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Picture 2Gerwyn Dawe wishes it were tougher for people to
own a Staffordshire Bull Terrier.

The retired RSPCA inspector and Mayhew Animal Home volunteer
has been dealing with dog problems full-time for over 15 years.

He says he gets frustrated because irresponsible ownership causes
many of these situations.

He mentions a dog he had to euthanize when he worked for the RSPCA
because it was aggressive, a result of the owner never making it clear to
the dog that he was in charge.

“If I had my way,” Gerwyn said, “before you could own a dog you’d
have to go to college for a month to learn about them.”

Dominant

In the case of one of the dogs Gerwyn put down, he says that among
other things the dog’s owner used to play tug with the animal and
always let the dog win.

This reinforced the dog’s perception that he was dominant. “Right
from when the dog’s young, you dominate the dog,” Gerwyn said.
“You make sure you dominate it and I don’t mean dominate by cruelty.
If you play tug with it, win. Don’t let the dog win.”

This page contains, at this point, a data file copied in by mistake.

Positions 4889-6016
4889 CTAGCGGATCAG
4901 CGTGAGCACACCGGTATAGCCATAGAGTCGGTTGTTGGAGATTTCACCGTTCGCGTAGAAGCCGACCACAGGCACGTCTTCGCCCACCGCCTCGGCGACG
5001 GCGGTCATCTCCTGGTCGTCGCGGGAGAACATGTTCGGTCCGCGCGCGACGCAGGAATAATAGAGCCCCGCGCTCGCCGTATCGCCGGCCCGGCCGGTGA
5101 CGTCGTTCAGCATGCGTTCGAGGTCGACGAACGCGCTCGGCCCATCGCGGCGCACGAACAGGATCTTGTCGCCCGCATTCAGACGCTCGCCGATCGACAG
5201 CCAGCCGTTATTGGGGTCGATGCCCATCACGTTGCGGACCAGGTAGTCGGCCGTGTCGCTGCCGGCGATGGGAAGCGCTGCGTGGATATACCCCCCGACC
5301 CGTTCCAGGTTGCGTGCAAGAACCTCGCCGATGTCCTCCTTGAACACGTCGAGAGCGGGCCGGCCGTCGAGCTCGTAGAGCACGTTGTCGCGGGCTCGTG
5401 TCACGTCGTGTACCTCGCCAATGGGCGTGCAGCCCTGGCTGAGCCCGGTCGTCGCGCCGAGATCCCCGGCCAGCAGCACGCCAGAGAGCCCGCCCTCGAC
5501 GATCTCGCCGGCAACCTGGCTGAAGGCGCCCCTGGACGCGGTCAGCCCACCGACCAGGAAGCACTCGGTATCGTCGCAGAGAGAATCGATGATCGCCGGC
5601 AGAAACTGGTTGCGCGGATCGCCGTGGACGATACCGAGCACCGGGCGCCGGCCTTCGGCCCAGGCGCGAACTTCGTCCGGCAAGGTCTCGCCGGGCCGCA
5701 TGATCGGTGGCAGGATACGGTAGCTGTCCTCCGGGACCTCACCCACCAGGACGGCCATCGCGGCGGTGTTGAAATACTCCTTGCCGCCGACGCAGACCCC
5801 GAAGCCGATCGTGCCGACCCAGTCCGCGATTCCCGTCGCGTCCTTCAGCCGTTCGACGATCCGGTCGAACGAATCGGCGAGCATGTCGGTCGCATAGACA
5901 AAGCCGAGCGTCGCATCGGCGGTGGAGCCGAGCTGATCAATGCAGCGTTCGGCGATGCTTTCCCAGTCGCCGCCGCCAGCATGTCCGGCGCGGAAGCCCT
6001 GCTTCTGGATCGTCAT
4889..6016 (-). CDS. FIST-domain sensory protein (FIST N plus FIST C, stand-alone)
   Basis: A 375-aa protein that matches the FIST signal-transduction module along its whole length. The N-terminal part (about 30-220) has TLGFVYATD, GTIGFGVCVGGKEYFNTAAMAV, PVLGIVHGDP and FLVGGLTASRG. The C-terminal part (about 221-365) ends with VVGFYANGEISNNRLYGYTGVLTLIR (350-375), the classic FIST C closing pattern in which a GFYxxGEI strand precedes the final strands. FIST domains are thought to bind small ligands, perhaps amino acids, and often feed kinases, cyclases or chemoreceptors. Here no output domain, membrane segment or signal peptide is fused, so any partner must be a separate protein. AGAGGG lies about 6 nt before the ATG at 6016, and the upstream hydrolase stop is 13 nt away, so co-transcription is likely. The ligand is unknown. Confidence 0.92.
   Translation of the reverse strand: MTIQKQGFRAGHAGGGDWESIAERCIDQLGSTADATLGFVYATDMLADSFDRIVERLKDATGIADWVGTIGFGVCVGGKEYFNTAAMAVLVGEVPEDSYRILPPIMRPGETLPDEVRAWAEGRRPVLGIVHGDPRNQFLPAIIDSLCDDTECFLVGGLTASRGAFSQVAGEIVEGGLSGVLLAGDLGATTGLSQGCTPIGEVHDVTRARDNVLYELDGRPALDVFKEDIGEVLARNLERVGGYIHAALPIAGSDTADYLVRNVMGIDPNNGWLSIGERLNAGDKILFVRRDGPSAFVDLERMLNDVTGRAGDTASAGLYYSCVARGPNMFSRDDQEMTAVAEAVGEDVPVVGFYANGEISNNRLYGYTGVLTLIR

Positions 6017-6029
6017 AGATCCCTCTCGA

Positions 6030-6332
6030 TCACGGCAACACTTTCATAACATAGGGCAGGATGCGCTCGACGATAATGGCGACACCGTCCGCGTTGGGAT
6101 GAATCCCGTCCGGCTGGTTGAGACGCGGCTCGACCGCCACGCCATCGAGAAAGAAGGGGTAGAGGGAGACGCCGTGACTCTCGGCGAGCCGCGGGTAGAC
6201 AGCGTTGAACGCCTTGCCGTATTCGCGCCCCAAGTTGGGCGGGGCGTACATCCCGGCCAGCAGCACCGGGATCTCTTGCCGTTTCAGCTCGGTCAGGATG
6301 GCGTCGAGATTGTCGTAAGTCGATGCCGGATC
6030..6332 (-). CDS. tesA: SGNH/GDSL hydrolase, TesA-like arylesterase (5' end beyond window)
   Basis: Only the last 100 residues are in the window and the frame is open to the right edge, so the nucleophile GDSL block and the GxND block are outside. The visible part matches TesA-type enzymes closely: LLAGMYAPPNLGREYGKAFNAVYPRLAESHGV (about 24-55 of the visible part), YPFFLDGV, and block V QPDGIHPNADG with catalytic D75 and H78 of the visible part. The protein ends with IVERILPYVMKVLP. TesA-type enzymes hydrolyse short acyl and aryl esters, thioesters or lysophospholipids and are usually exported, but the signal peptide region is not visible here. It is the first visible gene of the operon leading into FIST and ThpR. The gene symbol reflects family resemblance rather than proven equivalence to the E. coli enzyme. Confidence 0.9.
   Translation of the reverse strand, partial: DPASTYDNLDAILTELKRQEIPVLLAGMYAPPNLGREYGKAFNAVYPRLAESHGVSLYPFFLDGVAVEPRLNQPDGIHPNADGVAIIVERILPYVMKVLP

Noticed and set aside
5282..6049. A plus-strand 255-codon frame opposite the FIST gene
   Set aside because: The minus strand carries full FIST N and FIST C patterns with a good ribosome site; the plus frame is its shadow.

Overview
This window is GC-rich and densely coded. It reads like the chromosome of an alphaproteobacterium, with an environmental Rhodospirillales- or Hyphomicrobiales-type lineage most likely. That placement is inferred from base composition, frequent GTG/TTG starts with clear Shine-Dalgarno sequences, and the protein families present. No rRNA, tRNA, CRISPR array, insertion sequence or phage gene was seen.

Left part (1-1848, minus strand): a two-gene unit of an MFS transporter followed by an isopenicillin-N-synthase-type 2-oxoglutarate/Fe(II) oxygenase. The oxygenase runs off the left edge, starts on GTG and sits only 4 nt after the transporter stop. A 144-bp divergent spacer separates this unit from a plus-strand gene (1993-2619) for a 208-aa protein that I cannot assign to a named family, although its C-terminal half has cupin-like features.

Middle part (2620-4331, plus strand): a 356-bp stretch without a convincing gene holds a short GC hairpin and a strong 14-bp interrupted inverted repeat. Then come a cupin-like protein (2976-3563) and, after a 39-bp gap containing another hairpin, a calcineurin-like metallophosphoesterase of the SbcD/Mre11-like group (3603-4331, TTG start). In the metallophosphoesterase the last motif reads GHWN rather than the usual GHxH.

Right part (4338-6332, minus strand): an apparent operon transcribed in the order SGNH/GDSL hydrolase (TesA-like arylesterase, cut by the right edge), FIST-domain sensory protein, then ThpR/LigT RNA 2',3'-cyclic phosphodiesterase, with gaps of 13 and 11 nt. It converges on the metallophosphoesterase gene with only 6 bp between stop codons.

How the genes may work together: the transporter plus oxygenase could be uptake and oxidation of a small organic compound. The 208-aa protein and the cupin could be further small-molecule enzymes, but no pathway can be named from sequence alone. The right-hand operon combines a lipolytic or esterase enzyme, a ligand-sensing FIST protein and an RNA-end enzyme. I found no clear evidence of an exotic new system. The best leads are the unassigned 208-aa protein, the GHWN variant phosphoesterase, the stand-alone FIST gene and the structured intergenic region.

He adds that the Mayhew Animal Home is right to advocate training
classes for potential dog owners. “Training classes, ninety percent of
the time, are training the owner,” Gerwyn said. “Not the dog.”

Basic care

Claire Harper is an animal welfare officer with the Mayhew.

Part of her job is educating dog owners on how to provide basic care.

According to Claire, many of the people buying Staffies and similar bull
breed dogs as fashion accessories are not thinking about how much time
and money basic care requires.

Claire says these owners can be caught off guard after they have had a
dog for a while.

“It’s almost like the dog has played some nasty trick on them,” Claire said.
“It’s almost like it’s the animal’s fault.”

Family dog

But not every owner wants a Staffy because the dogs are fashionable.
Mandy Oakham , a west London resident says she and her husband have
wanted a Staffy for years, feeling it completed their family.

The Okhams adopted Melanie, a Staffy crossbreed from the Mayhew in May.

And, Mandy says, like with any member of the family, she and her husband
have to consider how their plans affect Melanie.

“With kids if you want to go out you plan your life around the kids,” Mandy said.
“Now we plan our life around the dog…You do think of her like a member of
the family cause she has to fit in.”

Re-homing

Gerwyn says that re-homing a dog like Melanie is one of the reasons he
fosters dogs for the Mayhew.

“It’s what makes the job worthwhile,” Gerwyn said. He visited the Oakhams
in late June to see how Melanie was adjusting to her new home.

He is hopeful that the Oakhams will continue to treat Melanie as a member
of their family.

He says people owe all dogs a good home .

“A dog,” Gerwyn said, “ is the most faithful companion in the world.”

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